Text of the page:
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'Comparing The Imagery, Language And Relationships In Holy Sonnet 1 To Those In Holy Sonnet 14, A Valediction Forbidding Mourning & Sun Rising

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'Comparing The Imagery, Language And Relationships In Holy Sonnet 1 To Those In Holy Sonnet 14, A Valediction Forbidding Mourning & Sun Rising John Donne's poems and sonnets do not describe a single unchanging view of love; they express a wide variety of emotions and attitudes, as if Donne himself were trying to describe his experience of love through his poetry. I can see that there are connections between the four pieces and we are given a view of Donne's attitude to love. He seems to be saying that love can be an experience of the body, the soul, or both; it can be a religious experience, or just a sexual one, and it can give rise to emotions ranging from ecstasy to despair. He gives us an insight into the complex range of experiences that can be grouped under the single heading of 'Love'. Donne is obviously a religious man. His love poems look at physical and spiritual love and the sonnets are concerned with death and the possibility of the soul's union with God. It also occurred to me that time plays a big part in his poetry, whether it is the lovers who are immune to time in 'The Sun Rising or the fact that the writer is almost out of time as in Holy Sonnet 1. ...read more.


He frees love from the demands of time: "Love, all alike, no season knows, nor clime, Nor hours, months days, which are the rage of time." He demeans the sun, saying that he could shut the sun's beams out at any time by closing his eyes, but then he would lose sight of her. He uses extravagant imagery to praise his lover, saying her eyes shine brighter than the sun; "If her eyes have not blinded thine" Donne also uses the imagery of an alchemist trying to make gold out of metal or lead "All honour's mimic; all wealth alchemy." However, their love is 24 carat gold and cannot be mimicked like this. The imagery of the beating of metal; is continued in Holy Sonnet 14. The first image is of God beating his heart ; "Batter my heart" and Donne says that he cannot break his own heart, so he asks God to break his heart for him. It shows a dislike towards his mortal body and that his soul is in need of repair; " seek to mend..." and "make me new" The language, gives an imagery of repair and maintenance. It is only God the creator, unlike human craftsmen, who is capable of this spiritual transformation. ...read more.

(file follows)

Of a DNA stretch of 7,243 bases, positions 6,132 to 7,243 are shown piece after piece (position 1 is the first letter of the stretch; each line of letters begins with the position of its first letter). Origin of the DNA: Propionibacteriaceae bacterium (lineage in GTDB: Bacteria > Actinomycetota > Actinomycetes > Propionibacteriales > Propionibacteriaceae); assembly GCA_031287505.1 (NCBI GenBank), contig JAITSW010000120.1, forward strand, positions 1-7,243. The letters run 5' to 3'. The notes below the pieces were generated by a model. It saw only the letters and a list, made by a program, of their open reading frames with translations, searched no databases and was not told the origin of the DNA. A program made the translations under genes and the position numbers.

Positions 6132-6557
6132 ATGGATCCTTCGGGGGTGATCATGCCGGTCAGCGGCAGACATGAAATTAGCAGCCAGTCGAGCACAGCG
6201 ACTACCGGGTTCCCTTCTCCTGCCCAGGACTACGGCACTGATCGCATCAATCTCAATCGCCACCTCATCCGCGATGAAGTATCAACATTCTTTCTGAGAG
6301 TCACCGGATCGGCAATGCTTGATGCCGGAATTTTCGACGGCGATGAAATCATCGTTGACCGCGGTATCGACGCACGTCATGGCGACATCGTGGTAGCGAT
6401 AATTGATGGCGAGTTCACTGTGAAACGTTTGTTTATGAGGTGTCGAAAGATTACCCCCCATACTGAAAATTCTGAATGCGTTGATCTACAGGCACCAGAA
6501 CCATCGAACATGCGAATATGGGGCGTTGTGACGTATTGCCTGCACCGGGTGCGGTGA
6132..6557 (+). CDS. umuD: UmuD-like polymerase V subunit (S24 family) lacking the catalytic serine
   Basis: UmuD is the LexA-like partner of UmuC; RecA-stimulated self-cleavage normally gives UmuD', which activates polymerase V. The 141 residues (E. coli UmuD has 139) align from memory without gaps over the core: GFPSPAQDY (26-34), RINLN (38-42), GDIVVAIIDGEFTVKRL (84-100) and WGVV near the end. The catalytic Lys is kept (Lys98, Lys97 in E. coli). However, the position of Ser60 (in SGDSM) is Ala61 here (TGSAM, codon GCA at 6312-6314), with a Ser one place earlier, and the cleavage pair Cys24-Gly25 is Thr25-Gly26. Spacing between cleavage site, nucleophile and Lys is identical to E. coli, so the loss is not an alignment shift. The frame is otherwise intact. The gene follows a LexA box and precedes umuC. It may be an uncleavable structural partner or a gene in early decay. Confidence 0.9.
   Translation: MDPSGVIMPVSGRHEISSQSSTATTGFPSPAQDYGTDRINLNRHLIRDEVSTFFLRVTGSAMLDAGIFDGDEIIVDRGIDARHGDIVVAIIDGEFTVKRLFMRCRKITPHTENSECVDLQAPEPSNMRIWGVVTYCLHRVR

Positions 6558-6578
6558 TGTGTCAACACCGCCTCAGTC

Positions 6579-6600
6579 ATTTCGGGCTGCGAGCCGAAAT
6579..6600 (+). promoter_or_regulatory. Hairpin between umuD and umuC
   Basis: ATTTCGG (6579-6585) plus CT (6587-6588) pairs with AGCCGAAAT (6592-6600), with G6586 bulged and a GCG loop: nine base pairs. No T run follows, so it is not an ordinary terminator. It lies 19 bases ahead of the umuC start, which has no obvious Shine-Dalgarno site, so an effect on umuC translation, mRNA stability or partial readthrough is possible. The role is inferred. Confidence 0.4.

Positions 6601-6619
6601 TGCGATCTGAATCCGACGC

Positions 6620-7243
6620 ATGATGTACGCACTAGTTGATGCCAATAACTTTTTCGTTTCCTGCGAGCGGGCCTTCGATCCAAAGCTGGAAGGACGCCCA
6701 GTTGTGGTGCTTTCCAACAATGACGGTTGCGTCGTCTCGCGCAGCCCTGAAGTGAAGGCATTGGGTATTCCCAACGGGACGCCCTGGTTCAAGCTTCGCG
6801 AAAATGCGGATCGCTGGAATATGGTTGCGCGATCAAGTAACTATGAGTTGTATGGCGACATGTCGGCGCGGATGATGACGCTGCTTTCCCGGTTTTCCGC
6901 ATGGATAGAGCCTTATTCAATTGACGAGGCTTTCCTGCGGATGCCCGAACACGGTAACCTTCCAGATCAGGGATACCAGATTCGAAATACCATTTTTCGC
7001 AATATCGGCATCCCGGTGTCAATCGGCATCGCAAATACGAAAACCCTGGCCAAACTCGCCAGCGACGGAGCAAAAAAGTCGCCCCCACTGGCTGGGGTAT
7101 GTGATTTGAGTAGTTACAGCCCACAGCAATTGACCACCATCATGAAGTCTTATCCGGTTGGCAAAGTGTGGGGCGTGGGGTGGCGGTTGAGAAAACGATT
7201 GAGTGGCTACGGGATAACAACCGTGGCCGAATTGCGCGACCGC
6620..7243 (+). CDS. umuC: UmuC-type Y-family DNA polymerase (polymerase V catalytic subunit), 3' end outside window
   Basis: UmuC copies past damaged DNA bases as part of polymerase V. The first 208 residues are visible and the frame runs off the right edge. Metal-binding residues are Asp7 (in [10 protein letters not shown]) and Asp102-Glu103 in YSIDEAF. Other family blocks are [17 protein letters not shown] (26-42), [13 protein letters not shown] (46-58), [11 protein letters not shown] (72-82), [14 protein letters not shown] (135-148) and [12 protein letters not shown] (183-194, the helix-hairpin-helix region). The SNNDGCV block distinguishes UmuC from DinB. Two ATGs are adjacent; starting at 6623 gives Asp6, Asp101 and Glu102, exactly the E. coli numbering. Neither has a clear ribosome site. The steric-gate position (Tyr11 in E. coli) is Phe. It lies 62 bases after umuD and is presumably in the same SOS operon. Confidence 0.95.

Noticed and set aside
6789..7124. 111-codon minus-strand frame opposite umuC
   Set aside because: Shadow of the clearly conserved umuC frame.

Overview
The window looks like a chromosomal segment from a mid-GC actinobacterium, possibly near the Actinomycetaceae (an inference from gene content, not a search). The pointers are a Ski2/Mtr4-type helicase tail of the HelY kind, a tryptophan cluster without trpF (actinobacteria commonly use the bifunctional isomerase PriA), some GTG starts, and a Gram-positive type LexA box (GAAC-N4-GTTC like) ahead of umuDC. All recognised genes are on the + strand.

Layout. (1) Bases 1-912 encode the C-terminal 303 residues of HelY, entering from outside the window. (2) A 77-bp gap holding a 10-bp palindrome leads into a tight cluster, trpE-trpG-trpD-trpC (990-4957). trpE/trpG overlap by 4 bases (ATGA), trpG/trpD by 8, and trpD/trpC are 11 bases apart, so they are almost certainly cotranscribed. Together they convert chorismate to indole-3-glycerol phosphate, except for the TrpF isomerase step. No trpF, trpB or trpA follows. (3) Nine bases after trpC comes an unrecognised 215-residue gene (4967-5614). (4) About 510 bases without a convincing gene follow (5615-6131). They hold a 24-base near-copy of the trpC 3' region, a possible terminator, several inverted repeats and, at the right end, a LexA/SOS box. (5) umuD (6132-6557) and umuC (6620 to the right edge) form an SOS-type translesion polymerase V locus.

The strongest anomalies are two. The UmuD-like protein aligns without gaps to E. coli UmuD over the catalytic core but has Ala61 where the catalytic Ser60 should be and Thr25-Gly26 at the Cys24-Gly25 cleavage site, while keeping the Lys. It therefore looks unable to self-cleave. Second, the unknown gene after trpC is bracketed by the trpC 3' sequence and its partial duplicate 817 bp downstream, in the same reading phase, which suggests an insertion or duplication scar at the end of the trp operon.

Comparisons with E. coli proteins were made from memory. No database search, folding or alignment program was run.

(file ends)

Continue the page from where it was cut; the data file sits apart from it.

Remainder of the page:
But the point is that they never were apart! Finally, in the last stanza, he makes an invitation to her and the reader to believe what he is saying. If you "end where I begun," we are forever connected, our souls are joined, that is the basis of our love, that is what love is, and when two are joined in love, there is no need to fear physical changes, because nothing can tear it apart. So, there is the valediction that forbids mourning, forbids sadness, when a true love undergoes "mere" physical changes. Donne's poetry is tender and passionate whereas the sonnets tend to be more harsh and have a definite religious message. His poems do not idealise women or love, instead love is viewed as a mutual effort. In Holy Sonnet 1 Donne states that we are sinners whom only God can forgive but I think the underlying message is always that God is the creator and giver of love and that spiritual love can be reached through physical love. He keeps coming back to the point that man does have a soul and, as in A Valediction: Forbidding Mourning when souls are truly united in such spiritual love, no physical changes, not absence or even death, can change that love. Jess Murphy 10.12.01 ...read more.

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